In the last 14 years, house prices have on average soared by more than 155 per cent. However, the average wage has risen by only 41 per cent.
More than three million adults aged 20 – 34 are now living with their parents, house prices are rising faster than average earnings and there are 1.7 million households on the waiting lists for affordable homes across England.
The number of people renting has doubled and the average first-time buyer is now aged 35. House prices have rocketed to 14 time the average salary in London and 11 times in the South East.
Around half — 44 per cent — of the 50 most unaffordable places to live in England outside of London are in rural areas. House prices in these areas are between 13 and 20 times the average salary.
The Association does not mention the cause: the growth in the UK population by approximately four million during the last decade – one of the fastest increases in Europe. The Association does point out that the growth in household formation is continuing: the government estimates that there will be an additional 221,000 households formed each year from now until 2021. While the household size is falling, again, a key underlying issue is Britain’s rising population, with no end in sight.
The Office for National Statistics estimates that the UK population will increase by a further 10 million to 73 million by 2037 and by 24 million to 87 million by 2087. This has serious consequences not just for housing provision but for the availability of amenities, services and resources. The actual population outcome will depend on whether we seek to influence our population size or just let it happen and then seek to cope.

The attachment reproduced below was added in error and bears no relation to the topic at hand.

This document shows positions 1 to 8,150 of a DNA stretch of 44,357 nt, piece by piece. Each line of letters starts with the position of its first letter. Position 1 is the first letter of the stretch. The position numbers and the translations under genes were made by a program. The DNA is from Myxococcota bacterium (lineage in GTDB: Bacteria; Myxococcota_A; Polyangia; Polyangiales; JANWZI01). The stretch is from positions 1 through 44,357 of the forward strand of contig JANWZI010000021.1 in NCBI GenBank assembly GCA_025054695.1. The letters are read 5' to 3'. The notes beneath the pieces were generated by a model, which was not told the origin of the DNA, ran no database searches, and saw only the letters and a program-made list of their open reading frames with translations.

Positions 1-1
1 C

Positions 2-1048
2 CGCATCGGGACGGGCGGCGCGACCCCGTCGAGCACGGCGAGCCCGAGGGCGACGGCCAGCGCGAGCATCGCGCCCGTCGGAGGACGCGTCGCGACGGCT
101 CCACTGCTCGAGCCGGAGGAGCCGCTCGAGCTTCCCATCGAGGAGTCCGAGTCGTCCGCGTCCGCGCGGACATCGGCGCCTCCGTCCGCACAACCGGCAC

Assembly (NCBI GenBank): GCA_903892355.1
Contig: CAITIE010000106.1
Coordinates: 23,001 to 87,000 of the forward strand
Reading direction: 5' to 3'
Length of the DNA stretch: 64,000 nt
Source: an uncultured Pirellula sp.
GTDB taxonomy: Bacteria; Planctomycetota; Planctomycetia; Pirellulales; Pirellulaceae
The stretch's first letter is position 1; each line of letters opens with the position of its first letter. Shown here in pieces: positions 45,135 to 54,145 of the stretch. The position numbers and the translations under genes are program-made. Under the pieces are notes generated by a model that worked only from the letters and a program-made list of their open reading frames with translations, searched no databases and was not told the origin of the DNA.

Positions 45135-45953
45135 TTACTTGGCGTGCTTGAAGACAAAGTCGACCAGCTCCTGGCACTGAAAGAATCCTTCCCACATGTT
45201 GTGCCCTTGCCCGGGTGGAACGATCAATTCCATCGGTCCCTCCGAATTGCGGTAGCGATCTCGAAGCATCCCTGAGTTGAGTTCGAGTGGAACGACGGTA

Simon Ross, chief executive of Population Matters, commented, “Our current housing crisis is the result of the shortsightedness of previous governments that have just let population growth happen without any thought for the consequences. The current government is trying to tackle one of the causes: our large imbalance in migration flows. Local governments can help by seeking to ensure that existing residents are well qualified to take advantage of housing and employment opportunities.
“Britain has one of Europe’s highest proportions of large families. While the central government could do more to promote smaller families through, for example, making sex and relationship education statutory and phasing in limits to subsidies for all but the poorest large families, local governments have an important role to play here too in reducing unplanned pregnancies by improving the quality of family planning provision.”